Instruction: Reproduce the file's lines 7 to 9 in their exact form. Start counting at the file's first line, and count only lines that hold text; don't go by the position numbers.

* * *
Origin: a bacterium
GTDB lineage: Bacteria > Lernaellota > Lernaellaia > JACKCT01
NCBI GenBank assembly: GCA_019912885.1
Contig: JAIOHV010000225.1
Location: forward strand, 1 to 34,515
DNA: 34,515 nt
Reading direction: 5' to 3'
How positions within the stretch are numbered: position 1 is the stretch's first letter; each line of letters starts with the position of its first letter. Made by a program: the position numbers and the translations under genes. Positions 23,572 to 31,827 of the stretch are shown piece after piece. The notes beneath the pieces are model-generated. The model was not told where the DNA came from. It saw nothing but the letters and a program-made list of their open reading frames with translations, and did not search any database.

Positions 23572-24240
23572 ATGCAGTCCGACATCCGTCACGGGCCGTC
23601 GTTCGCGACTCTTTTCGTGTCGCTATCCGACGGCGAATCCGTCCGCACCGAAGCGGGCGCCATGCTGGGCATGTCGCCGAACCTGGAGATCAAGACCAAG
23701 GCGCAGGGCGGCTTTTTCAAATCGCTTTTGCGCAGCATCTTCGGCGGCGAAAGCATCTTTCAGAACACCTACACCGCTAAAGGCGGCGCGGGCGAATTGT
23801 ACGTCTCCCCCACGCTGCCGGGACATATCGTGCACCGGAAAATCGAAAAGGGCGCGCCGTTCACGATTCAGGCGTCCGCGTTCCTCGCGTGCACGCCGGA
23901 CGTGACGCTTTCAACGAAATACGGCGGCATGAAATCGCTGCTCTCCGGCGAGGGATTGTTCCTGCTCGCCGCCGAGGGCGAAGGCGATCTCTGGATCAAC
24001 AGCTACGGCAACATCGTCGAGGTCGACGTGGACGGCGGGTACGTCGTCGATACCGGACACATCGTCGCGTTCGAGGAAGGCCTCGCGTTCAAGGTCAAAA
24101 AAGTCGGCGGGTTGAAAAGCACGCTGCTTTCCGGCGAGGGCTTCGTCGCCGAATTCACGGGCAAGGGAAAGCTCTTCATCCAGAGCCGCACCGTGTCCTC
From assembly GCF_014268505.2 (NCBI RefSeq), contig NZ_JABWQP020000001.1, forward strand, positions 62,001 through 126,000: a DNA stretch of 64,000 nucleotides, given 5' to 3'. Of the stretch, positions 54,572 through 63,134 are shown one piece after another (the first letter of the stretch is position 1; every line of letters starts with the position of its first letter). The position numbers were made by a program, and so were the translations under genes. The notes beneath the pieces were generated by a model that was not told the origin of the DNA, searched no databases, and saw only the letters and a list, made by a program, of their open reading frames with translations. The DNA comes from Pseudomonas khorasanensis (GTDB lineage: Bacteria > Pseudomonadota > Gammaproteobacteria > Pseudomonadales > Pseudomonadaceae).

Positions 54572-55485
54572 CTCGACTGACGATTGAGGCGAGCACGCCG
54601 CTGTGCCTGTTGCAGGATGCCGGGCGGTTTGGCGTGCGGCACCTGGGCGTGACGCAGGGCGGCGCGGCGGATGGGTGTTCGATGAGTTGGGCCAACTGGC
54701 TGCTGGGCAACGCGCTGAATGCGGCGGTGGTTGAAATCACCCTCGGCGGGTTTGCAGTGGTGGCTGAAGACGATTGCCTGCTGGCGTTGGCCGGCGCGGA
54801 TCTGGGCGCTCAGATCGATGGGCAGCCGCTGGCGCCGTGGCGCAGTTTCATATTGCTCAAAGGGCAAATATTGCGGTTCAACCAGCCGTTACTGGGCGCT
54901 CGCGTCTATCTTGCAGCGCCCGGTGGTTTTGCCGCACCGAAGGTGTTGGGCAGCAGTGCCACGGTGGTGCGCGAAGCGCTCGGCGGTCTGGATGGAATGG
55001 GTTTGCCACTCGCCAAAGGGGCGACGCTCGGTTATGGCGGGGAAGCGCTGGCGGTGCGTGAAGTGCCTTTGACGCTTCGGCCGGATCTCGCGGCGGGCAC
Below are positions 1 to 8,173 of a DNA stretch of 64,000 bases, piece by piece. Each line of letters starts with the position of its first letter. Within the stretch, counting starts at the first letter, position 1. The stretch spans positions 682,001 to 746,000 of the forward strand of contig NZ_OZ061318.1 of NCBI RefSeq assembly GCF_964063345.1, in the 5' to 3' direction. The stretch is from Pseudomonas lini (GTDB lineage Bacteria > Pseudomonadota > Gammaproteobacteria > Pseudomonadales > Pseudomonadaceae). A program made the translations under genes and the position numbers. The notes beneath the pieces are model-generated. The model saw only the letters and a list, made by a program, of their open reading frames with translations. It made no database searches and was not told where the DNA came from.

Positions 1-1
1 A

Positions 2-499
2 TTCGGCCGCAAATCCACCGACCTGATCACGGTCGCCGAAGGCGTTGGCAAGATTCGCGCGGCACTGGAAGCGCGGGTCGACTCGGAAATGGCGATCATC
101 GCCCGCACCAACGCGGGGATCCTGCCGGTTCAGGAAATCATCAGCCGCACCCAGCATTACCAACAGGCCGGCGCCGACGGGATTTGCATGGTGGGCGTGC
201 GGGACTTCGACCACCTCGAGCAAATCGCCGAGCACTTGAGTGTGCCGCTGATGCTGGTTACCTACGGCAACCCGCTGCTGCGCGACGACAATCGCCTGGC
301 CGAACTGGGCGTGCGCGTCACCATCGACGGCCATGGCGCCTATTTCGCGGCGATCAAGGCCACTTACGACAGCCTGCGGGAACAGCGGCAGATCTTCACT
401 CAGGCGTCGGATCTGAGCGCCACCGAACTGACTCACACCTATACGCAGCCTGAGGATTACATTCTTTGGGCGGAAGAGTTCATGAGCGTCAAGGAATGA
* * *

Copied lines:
Reading direction: 5' to 3'
How positions within the stretch are numbered: position 1 is the stretch's first letter; each line of letters starts with the position of its first letter. Made by a program: the position numbers and the translations under genes. Positions 23,572 to 31,827 of the stretch are shown piece after piece. The notes beneath the pieces are model-generated. The model was not told where the DNA came from. It saw nothing but the letters and a program-made list of their open reading frames with translations, and did not search any database.

Positions 23572-24240